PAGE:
I hope I’m not being too controversial when I say that Pesach is not an easy festival. Aside from the religious aspect, which of course is meaningful and spiritual etc, it’s essentially eight long days punctuated by far too many meals and the removal of far too many food groups. Forget challah, come Motzei Pesach I want my overnight oats and lots of fibre. And I suspect I am not alone. So when I heard Charlotte and Anna were hosting an evening on healthy eating over Pesach I couldn’t sign up fast enough. The promise of delectable tasters may also have been something of a motivation. And the ace ladies did not disappoint.
And whilst I cannot possibly distil all their valuable content into a 500-word blog, I will try to outline for you some of their most compelling points:
- Make from scratch
A lot of sauces, syrups and produce from a bottle/packet are full of additives and other nasty ingredients. Rather, try to bake and cook from scratch. When baking, try to substitute white sugar for “healthier” alternatives such as agave nectar, coconut sugar or maple syrup – these won’t make them any less fattening, so still, eat in moderation.
Normally, you can’t really compare bread with matzah. The former is a soft, filling slice of sumptuous heaven and the other….well is a piece of glorified cardboard. However, thinking of one piece of matzah as the equivalent to one slice of bread should prevent any mindless munching.
- Reach for fruit and veg
If you’re feeling peckish, which let’s be frank is pretty realistic on Pesach, try to have fruit and veg cut up on hand to quell those hunger pangs.
- Avoid certain ingredients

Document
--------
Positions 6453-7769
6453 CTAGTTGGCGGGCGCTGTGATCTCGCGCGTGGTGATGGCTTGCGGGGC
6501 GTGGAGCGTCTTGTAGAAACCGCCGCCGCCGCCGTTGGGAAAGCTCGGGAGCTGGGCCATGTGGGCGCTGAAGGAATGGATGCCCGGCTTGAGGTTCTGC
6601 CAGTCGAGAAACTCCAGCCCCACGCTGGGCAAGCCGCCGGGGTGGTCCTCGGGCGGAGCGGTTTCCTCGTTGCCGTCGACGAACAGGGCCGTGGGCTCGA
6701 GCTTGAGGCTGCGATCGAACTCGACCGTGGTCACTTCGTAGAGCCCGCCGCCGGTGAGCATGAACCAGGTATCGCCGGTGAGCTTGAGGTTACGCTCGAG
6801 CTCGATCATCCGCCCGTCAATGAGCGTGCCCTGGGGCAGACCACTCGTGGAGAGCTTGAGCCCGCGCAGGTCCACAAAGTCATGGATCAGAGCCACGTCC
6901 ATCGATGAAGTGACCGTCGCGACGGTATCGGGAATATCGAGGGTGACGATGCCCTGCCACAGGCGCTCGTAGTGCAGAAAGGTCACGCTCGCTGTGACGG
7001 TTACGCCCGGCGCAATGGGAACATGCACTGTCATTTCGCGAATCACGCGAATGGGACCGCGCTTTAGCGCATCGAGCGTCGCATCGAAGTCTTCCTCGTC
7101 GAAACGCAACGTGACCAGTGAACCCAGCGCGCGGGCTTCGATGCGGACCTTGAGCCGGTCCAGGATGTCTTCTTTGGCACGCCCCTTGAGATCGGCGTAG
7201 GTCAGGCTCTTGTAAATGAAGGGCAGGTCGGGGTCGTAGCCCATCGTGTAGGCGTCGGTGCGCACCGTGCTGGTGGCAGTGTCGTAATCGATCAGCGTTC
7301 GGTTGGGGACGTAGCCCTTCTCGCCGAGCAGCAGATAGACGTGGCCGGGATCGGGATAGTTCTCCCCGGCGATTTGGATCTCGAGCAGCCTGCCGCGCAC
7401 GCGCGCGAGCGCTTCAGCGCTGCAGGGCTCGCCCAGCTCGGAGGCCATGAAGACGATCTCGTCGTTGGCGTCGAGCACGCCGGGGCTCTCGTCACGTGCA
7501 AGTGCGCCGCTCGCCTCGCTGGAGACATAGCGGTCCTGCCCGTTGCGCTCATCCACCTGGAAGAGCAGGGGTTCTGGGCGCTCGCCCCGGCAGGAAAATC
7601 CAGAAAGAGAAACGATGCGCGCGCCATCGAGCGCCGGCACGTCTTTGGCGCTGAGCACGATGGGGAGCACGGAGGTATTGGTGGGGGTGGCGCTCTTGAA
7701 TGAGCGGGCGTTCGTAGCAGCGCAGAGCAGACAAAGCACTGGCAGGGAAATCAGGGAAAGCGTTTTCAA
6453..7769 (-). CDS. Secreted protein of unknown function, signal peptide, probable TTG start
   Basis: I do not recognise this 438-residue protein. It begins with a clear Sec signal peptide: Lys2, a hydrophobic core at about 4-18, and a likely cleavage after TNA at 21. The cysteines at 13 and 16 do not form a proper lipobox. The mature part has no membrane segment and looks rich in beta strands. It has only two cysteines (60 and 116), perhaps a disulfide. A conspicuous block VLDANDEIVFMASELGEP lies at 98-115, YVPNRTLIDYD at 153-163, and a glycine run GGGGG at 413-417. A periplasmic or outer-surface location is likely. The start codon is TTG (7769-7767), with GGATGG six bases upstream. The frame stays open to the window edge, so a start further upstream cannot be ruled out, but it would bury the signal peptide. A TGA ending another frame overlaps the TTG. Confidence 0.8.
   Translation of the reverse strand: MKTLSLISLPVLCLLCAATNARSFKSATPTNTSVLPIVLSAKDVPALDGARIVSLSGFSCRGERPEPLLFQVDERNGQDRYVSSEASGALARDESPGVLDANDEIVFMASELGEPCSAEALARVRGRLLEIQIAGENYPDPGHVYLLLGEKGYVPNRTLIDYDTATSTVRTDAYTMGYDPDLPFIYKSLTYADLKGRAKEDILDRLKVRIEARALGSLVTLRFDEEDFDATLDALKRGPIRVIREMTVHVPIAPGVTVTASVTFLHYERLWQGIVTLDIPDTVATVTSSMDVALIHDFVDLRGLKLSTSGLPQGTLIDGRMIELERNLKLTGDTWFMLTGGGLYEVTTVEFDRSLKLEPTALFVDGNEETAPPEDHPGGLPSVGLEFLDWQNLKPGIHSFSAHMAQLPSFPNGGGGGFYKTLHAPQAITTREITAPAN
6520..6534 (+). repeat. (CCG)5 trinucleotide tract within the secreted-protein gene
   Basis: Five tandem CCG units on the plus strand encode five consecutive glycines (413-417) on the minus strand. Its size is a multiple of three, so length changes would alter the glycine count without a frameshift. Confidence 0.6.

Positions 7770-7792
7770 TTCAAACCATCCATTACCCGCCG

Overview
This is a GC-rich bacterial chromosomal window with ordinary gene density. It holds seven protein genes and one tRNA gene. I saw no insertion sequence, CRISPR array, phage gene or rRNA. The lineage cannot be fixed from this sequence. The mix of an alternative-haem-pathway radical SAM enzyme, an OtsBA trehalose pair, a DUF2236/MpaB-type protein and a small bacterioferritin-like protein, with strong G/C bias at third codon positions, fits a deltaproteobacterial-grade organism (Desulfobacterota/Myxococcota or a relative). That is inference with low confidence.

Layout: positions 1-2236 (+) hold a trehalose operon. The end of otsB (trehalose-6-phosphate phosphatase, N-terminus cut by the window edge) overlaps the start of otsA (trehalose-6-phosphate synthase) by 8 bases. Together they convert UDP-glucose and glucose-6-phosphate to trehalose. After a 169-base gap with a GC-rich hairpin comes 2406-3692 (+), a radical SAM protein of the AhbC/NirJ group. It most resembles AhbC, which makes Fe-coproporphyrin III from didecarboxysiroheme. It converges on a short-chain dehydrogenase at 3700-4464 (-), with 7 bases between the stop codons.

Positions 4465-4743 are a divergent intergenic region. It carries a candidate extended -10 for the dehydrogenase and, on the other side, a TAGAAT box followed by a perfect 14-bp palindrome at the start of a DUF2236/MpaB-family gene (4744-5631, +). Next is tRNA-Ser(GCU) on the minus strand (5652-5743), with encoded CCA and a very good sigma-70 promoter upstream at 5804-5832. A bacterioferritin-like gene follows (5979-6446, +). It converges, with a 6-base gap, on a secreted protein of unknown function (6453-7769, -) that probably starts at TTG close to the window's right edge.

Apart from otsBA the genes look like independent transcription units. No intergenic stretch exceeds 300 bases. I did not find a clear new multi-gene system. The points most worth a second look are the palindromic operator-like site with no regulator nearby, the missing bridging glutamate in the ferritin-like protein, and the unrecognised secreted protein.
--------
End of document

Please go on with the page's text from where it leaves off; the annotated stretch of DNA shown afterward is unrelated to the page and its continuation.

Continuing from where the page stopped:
Again, I suspect this is true for all year round, but avoiding foods with ingredients like non-dairy whip and margarine can only ever be a good thing. Full of hydrogenated fats (which for reasons I don’t fully understand are very, very bad) try substituting with healthier fats such as olive oil. It would seem Kosher Kingdom are on top form this year and have a whole range of healthy oils that could be used as viable substitutes.
Not all carbohydrates are created equal; stick to complex carbs which will slowly release energy throughout the day. However, brown rice and pasta are prohibited on Pesach so try to go for starchy vegetables like sweet potato, butternut squash and parsnips – you can even spiralize these and use them as an alternative for pasta.
Freezing fruit and blending it into either sorbet or frozen yoghurt (with the addition of Greek yoghurt) can provide a lovely sweet treat without the addition of extra sugar. Use bananas as a base for a child-friendly crowd pleaser.
- Lean proteins
Use lean proteins like chicken, turkey or fish and try hard to avoid those sugary, addictive sauces that add little to any meals apart from calories. Make basic sauces and marinades in your kitchen.
- Stay active
On Pesach, it can feel as if you are spending the entire Chag in the kitchen, either cooking or eating. Try to avoid becoming sedentary and go for long walks (Yom Tov days will start to be getting longer) or maybe do a home workout using one of ace Lifestyle’s fantastic videos on YouTube.
And, of course, if you have any further questions regarding exercise and nutrition then it’s probably best you to speak to either Charlotte or Anna. Give them a ring on 07815 209 112 or drop them an email on email@example.com. They will be taking a well-deserved break over Pesach, however, normally they hold classes at Kinloss in Finchley, the Free Church Hall in Hampstead Garden Suburb and Hendon Leisure Centre near Tesco in Brent Cross at a range of times to suit busy working mums as well as young professionals like myself.